Try Before You Buy

There are fewer greater dopamine hits than making a new purchase. Putting down the cash (or plastic) and being handed back a brand new toy that, in the moment, feels like it’s opened up a whole new world for you. Renting equipment is kinda nice too. You get to play with the camera without the large expense. But, let’s face it, it’s just not the same rush you get from being able to officially call a fancy new toy all your own.

Yet, despite the decidedly less exciting transaction, renting a camera before you decide to make your purchase can save you a lot of time and a whole lot of money in deciding if a camera is right for you. Think of it as a test drive. And don’t think of the money you’ve spent renting it as a wasted investment. Think of that rental fee as insurance. Insurance against you doing something stupid like sinking a lot of money into a camera that doesn’t suit your needs (I refer again to my example in the previous section).

Rent the camera you have in mind once and put it into the most demanding situation you can imagine you’ll ever find yourself in. Did the camera hold up? Did it fall apart? Was it an improvement over your current system or were the experiences essentially the same?

Will You Need All The Features All The Time?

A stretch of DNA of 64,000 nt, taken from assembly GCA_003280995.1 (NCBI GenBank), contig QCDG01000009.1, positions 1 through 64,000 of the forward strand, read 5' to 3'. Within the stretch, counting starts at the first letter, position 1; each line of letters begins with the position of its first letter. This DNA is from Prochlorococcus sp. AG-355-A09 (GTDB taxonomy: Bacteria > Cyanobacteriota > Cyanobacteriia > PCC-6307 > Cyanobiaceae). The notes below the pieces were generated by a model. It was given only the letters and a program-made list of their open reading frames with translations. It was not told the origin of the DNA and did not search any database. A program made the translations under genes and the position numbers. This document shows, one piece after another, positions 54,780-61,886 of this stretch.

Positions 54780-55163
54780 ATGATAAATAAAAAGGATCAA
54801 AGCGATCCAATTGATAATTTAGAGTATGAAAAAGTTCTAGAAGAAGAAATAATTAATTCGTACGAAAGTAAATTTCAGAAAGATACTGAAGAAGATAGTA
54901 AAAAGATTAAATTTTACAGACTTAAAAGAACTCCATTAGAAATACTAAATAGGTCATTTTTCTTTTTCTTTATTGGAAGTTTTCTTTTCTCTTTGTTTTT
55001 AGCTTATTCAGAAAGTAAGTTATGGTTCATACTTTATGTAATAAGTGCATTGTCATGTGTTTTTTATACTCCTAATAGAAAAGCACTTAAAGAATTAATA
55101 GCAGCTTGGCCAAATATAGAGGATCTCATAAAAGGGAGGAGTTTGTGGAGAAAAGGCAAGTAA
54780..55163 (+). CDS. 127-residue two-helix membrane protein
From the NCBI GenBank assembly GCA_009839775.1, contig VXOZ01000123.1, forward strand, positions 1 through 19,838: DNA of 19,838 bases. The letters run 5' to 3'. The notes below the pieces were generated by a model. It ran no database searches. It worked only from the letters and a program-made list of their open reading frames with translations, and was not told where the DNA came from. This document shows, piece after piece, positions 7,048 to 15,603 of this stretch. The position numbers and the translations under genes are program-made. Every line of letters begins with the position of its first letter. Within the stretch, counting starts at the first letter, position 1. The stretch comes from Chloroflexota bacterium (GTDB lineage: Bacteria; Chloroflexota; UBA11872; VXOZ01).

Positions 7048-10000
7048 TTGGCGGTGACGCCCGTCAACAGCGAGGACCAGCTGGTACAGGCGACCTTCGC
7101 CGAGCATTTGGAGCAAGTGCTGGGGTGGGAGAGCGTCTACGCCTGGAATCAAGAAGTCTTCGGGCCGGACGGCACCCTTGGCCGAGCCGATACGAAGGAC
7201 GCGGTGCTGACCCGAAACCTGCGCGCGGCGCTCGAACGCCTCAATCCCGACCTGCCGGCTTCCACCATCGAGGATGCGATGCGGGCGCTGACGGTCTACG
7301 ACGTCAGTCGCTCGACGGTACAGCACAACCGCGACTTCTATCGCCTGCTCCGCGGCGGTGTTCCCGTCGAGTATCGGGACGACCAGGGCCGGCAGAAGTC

Continuing on the rental option, one more question you can answer is whether or not the benefits of the new camera are enough to justify purchasing it. Here’s an easy example. Almost every emerging photographer at some point will lust after more megapixels. Often the rationale for upgrading a camera is that the type of clients you are hoping to get might demand more megapixels for their projects. This might all be absolutely true and a legitimate reason to upgrade. Of course, what might also be true is that the percentage of your clients that need the higher megapixel count currently only makes up a small percentage of your business. Not that you won’t ever need to upgrade. But, at the moment, those additional megapixels will only actually be a requirement a handful of times each year. Other times, your current equipment is more than capable of meeting client expectations and won’t cost you any (additional) money which might be better spent elsewhere. The same might be true for a camera that offers more frames per second, or 8K, or any other new advancement in technology. Those things might be objectively better. But, if you never use those features, is it really worth the cost of the investment?